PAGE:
Halloween Fun from Costumes to Trick or Treating for Sensory-Sensitive Kids


The excitement for Halloween starts building early for most kids – costumes, candy and goosebumps. But for children with anxiety or sensory processing issues, Halloween presents a unique challenge for parents.

Leaha Jones with Memorial Behavioral Health offers these tips to help minimize Halloween stress:


Children with sensory issues may struggle with wearing various types of fabrics or textures like an itchy tag or tight collar.

  • Allow your child to go to the store and touch different costumes.
  • Wash the costume a few times to soften the fabric, which may help with textures.
  • Wear comfortable clothing underneath the costume.
  • Be aware that masks can pose a potential struggle. Some kids may feel more anxious wearing a mask because it limits their vision. Others may feel safer with the anonymity that a mask provides.
  • Offer a couple of different costume options. The cutest costume won’t matter if the child refuses to wear it for Halloween festivities.


Between misty foghorns, spider webs and spooky music, children with heightened sensory awareness experience Halloween much differently than the typical child – think of the stress involved in walking door-to-door, talking to strangers and waiting in line on doorsteps, even being engulfed in large crowds. Role play trick-or-treating ahead of time to help your child feel more comfortable when it comes to the real thing.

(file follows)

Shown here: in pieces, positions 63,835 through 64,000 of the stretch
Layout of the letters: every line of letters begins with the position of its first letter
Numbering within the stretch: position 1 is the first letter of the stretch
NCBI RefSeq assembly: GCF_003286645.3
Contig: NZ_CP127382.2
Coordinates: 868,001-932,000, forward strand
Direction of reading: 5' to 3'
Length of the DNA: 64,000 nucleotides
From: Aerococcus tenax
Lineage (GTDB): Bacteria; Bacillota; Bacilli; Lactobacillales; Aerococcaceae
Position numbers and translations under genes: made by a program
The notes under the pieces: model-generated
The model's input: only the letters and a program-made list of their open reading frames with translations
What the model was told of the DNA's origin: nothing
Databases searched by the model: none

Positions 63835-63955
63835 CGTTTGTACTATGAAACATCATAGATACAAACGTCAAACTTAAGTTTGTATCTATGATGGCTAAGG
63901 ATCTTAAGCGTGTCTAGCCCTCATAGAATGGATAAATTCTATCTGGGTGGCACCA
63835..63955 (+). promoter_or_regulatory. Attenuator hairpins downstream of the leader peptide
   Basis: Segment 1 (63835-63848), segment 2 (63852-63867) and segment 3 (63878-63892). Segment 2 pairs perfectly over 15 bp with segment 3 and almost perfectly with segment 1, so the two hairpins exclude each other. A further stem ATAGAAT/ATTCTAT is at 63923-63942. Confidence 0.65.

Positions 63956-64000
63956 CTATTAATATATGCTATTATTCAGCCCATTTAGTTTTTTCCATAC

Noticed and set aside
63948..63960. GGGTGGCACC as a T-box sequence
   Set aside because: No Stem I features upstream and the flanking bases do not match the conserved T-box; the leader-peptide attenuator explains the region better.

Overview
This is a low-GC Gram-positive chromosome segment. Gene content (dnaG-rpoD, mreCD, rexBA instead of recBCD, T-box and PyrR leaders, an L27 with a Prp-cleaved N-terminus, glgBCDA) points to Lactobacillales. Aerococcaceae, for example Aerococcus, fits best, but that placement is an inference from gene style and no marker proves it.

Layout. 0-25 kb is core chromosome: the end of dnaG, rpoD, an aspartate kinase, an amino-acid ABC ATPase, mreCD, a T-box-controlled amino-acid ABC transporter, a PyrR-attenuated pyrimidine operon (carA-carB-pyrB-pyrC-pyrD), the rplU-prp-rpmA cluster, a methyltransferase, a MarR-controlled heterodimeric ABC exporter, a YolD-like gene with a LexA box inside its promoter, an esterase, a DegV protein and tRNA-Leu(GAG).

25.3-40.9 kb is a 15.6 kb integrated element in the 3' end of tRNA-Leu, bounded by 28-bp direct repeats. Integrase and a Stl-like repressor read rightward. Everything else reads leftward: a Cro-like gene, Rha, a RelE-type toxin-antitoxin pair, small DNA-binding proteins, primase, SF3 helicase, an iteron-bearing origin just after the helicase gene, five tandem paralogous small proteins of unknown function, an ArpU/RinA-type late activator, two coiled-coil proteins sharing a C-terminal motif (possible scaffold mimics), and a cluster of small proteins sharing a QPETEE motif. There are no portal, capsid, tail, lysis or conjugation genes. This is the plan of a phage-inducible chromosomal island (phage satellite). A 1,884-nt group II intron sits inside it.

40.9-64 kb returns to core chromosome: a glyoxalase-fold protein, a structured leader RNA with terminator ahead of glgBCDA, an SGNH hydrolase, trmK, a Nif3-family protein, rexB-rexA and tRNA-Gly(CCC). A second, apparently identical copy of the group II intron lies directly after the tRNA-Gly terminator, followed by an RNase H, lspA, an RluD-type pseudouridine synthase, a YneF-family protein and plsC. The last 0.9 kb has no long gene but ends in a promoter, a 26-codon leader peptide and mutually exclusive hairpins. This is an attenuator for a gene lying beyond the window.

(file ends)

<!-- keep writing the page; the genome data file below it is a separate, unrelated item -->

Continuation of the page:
Don’t be impatient if your child becomes nervous, shy or scared. Your ability to be supportive and encouraging is going to make this experience tolerable and even fun. You know your child best. If you notice they are overstimulated, offer a break or distraction. Go home for a short break and return once regulated.

Pass Out Treats with a Patient Perspective

Each child has different skill sets and comfort levels. Consider the following when you pass out treats to the trick-or-treaters who show up on your doorstep.

  • Fine motor skills: Some children may lack the finger strength to grasp one piece of candy and instead use their whole hand to scoop candy out of the bowl. They aren’t acting out.
  • Non-verbal language: Some children may utilize sign language to say trick or treat or thank you. Others may not say anything at all and just hold out their bucket.
  • No costume: Some children may not wear a costume at all due to sensory issues and that’s okay. Don’t respond in a negative way or ask “where is your costume?” or “what are you dressed up as?”
  • Older children: Many think teenagers are too old for trick-or-treating. Consider allowing it, even encouraging it. If a teenager wants to spend an evening being a child and having fun in a positive way, let them be a kid.

Remember – be kind and patient with every child. Unlike physical health disorders, mental health is often disguised. You never know what a child is going through inside. Smile, be friendly and make Halloween a great holiday for all to enjoy.